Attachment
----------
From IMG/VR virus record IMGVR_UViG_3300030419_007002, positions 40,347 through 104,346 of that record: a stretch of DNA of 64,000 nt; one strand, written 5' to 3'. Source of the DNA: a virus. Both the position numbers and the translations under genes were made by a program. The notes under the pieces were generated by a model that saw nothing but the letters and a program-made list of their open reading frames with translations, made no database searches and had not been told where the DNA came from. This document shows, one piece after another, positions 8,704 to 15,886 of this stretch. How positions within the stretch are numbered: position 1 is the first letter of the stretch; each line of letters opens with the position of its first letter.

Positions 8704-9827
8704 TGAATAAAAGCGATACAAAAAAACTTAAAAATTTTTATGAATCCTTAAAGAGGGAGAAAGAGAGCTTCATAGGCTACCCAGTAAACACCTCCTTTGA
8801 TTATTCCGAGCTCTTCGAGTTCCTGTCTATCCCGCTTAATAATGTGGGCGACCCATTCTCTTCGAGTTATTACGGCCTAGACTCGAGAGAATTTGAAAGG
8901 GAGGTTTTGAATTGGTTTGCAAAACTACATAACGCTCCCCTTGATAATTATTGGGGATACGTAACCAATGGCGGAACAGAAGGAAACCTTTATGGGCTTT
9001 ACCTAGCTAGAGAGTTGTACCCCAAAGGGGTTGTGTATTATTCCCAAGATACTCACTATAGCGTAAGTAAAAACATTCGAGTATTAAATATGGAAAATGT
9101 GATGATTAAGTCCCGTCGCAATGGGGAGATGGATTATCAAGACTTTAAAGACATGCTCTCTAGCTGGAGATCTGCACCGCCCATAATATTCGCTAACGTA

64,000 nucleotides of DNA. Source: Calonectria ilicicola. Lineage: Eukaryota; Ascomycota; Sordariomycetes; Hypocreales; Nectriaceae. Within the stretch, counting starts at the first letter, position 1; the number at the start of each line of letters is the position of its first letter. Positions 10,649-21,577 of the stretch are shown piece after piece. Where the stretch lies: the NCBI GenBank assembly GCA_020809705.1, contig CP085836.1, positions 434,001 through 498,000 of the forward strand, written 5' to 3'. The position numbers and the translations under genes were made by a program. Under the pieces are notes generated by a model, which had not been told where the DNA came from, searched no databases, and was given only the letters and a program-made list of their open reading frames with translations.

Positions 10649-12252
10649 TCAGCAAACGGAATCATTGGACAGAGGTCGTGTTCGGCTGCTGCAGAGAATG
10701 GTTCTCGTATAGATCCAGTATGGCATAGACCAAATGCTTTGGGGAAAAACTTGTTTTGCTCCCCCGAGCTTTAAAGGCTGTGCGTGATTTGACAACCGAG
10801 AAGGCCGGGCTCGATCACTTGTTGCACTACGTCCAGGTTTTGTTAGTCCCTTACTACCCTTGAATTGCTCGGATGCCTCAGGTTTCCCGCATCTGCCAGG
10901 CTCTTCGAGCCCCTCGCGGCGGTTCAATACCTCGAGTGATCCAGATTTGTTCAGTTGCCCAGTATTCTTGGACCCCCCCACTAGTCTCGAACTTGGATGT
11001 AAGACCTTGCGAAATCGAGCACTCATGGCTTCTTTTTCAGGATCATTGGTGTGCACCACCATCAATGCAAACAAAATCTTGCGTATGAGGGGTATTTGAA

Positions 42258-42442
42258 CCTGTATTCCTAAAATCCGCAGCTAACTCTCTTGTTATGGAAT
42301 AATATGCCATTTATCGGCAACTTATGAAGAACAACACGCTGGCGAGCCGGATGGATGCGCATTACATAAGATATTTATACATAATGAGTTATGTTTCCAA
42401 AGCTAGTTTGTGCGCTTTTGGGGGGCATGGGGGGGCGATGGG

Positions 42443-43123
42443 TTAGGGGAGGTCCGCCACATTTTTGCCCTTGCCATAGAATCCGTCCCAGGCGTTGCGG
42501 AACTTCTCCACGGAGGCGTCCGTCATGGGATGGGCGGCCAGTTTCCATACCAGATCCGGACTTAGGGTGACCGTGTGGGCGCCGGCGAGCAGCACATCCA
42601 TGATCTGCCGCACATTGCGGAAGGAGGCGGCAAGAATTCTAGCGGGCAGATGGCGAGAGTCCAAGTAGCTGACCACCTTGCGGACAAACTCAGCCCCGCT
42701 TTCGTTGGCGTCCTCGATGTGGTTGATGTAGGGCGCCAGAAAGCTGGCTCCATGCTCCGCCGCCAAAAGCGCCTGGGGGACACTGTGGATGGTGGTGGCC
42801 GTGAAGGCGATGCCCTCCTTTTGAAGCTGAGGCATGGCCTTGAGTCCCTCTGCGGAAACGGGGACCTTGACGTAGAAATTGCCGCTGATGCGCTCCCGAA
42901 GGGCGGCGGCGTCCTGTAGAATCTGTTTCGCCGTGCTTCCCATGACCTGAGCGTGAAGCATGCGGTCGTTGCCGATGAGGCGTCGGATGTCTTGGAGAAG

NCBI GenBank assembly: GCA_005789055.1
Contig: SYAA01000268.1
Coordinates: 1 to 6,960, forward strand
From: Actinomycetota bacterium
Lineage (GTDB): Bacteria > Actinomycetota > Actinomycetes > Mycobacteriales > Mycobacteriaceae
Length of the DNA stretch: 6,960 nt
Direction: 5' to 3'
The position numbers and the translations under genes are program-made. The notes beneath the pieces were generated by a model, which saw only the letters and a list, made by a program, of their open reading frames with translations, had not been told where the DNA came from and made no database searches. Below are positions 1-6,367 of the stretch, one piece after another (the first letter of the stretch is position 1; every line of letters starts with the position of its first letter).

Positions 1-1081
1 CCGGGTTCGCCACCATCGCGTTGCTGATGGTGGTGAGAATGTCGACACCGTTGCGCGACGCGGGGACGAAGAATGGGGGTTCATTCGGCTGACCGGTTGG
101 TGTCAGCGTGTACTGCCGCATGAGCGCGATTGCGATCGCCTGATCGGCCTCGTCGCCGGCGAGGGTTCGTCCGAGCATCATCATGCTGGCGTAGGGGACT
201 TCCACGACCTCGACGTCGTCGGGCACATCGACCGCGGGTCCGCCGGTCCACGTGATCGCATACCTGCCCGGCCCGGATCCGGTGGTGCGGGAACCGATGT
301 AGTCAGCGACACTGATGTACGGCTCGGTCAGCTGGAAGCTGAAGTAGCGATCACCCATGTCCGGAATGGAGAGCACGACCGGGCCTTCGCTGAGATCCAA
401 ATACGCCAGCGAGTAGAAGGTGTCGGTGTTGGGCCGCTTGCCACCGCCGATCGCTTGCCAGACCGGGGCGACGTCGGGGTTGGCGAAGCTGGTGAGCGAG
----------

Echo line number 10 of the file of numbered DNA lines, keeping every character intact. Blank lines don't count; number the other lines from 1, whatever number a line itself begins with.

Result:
10649 TCAGCAAACGGAATCATTGGACAGAGGTCGTGTTCGGCTGCTGCAGAGAATG